External wood cladding
In This Series
With timber facades being seen as a more sustainable option than their traditional brick counterparts, more and more housebuilders are opting to choose external timber cladding for their home. As a result of the growing popularity of timber cladding, it is important that builders have the necessary knowledge of the properties of some of the more common species used for cladding.
This Choose and Use sheet details all of the key considerations faced when specifying timber species for external cladding including each timber species' properties, ease of installation, weather resistance and overall robustness.
The sheet also covers the development of heat treated and modified woods such as ThermowoodÂ® PlatoÂ® wood, AccoyaÂ® and KebonyÂ® which have introduced an entirely new range of softwood products that can achieve greater durability without the use of preservatives.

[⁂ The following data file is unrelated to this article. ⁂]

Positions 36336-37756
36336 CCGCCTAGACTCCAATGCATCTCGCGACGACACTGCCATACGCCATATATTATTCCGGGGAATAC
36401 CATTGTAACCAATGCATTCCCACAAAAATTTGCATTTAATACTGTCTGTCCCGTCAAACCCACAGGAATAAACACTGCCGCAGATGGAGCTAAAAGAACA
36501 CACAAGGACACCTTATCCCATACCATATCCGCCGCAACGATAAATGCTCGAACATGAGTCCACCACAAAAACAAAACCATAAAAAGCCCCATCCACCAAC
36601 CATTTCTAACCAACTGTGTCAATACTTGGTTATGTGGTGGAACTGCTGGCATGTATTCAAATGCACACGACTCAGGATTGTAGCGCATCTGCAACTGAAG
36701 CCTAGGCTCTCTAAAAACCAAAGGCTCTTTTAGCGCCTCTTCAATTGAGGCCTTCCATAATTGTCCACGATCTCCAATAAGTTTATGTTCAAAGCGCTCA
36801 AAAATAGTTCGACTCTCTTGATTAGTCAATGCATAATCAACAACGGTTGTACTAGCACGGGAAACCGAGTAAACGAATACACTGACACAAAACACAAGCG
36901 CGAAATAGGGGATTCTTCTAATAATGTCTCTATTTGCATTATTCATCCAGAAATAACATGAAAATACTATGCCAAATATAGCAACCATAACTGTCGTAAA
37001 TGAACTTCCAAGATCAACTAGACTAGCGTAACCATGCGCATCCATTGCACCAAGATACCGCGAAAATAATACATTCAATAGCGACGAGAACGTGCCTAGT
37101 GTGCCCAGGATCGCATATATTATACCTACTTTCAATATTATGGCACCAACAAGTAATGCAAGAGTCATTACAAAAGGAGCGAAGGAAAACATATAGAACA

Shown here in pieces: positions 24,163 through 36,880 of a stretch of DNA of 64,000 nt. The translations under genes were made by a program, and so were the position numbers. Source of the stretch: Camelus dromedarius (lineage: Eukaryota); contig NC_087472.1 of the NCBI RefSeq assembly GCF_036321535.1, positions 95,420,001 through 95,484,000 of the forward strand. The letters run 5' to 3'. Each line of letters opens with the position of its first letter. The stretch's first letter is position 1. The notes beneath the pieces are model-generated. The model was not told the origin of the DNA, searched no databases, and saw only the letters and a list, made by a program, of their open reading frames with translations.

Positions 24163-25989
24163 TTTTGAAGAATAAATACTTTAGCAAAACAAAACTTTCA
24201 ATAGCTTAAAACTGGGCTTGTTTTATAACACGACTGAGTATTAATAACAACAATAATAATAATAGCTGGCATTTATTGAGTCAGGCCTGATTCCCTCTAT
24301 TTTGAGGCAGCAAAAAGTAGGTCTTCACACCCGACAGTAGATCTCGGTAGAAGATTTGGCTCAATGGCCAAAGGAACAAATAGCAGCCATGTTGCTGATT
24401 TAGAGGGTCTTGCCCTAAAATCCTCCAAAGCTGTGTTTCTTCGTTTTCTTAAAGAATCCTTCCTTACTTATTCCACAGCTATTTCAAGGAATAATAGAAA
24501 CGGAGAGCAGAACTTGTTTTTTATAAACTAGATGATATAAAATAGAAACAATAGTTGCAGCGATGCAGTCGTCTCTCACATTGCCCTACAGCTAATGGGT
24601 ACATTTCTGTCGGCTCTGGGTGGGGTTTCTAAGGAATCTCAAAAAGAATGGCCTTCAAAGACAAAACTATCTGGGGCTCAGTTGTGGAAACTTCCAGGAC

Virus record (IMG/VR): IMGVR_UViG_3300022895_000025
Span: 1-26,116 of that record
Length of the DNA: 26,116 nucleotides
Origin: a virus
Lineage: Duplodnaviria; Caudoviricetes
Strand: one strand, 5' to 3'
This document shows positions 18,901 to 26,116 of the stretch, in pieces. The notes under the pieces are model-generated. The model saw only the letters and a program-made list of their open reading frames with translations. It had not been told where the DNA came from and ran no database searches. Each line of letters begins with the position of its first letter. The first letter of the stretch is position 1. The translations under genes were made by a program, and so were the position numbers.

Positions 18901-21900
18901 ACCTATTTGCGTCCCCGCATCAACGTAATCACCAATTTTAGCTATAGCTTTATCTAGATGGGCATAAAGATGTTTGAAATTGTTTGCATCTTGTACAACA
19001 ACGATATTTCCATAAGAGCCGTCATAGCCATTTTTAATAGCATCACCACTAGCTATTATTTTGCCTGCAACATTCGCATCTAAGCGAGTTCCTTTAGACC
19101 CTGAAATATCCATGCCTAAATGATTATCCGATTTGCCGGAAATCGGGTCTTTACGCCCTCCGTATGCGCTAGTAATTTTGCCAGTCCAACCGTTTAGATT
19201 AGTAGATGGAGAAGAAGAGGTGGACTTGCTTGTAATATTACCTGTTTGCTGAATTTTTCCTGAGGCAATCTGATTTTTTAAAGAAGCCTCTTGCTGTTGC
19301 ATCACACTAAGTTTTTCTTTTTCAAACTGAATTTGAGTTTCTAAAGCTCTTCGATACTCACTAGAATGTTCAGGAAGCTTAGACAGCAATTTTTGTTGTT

- Choosing external cladding
- Choosing materials for the right finish
- Direction of boarding
- Remember the cavity
- Using battens
- Board sizes
- Board lengths
- Fixing external cladding
- Corner details
- Treatment against fire
- Maintenance and durability
This Wood Information Sheet gives guidance on assessing the suitability of existing doors for upgrading to give a 20 or 30 minutes' fire resistance comparable with that of purpose-made fire doors. Upgrading to 60 minutes' performance will rarely be possible.
Upgrading the fire resistance of existing doors is a...
Fire-resisting doorsets, as distinct from single 'fire door' leaves, are precisely designed and engineered component sets required to perform three main functions:
- To protect escape routes from the effects of fire (including smoke) so occupants can leave safely (includes lofts and conversions)
- To protect the contents and/or structure...
BM TRADA Product Assessor Simon Bailey highlights the importance of understanding fire and smoke control within buildings.
Article from the TRADA Timber Industry Yearbook 2015